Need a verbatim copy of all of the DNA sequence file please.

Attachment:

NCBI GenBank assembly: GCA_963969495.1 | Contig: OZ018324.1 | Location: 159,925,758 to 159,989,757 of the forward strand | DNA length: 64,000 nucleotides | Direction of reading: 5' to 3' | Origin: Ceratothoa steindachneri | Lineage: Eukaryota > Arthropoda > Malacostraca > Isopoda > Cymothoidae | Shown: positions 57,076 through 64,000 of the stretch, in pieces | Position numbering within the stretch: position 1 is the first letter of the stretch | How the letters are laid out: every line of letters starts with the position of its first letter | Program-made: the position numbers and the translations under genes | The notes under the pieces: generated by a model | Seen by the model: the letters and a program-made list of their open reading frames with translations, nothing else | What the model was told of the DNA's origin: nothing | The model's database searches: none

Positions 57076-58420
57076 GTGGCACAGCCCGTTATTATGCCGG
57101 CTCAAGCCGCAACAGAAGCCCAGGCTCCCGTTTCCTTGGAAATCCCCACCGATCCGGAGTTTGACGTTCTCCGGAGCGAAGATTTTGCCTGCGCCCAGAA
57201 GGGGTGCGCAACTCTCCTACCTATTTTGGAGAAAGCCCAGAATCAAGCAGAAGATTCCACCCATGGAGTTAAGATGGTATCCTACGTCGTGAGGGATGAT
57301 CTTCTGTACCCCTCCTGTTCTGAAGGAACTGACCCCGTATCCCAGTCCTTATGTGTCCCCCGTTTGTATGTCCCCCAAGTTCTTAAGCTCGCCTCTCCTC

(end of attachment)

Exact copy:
NCBI GenBank assembly: GCA_963969495.1 | Contig: OZ018324.1 | Location: 159,925,758 to 159,989,757 of the forward strand | DNA length: 64,000 nucleotides | Direction of reading: 5' to 3' | Origin: Ceratothoa steindachneri | Lineage: Eukaryota > Arthropoda > Malacostraca > Isopoda > Cymothoidae | Shown: positions 57,076 through 64,000 of the stretch, in pieces | Position numbering within the stretch: position 1 is the first letter of the stretch | How the letters are laid out: every line of letters starts with the position of its first letter | Program-made: the position numbers and the translations under genes | The notes under the pieces: generated by a model | Seen by the model: the letters and a program-made list of their open reading frames with translations, nothing else | What the model was told of the DNA's origin: nothing | The model's database searches: none

Positions 57076-58420
57076 GTGGCACAGCCCGTTATTATGCCGG
57101 CTCAAGCCGCAACAGAAGCCCAGGCTCCCGTTTCCTTGGAAATCCCCACCGATCCGGAGTTTGACGTTCTCCGGAGCGAAGATTTTGCCTGCGCCCAGAA
57201 GGGGTGCGCAACTCTCCTACCTATTTTGGAGAAAGCCCAGAATCAAGCAGAAGATTCCACCCATGGAGTTAAGATGGTATCCTACGTCGTGAGGGATGAT
57301 CTTCTGTACCCCTCCTGTTCTGAAGGAACTGACCCCGTATCCCAGTCCTTATGTGTCCCCCGTTTGTATGTCCCCCAAGTTCTTAAGCTCGCCTCTCCTC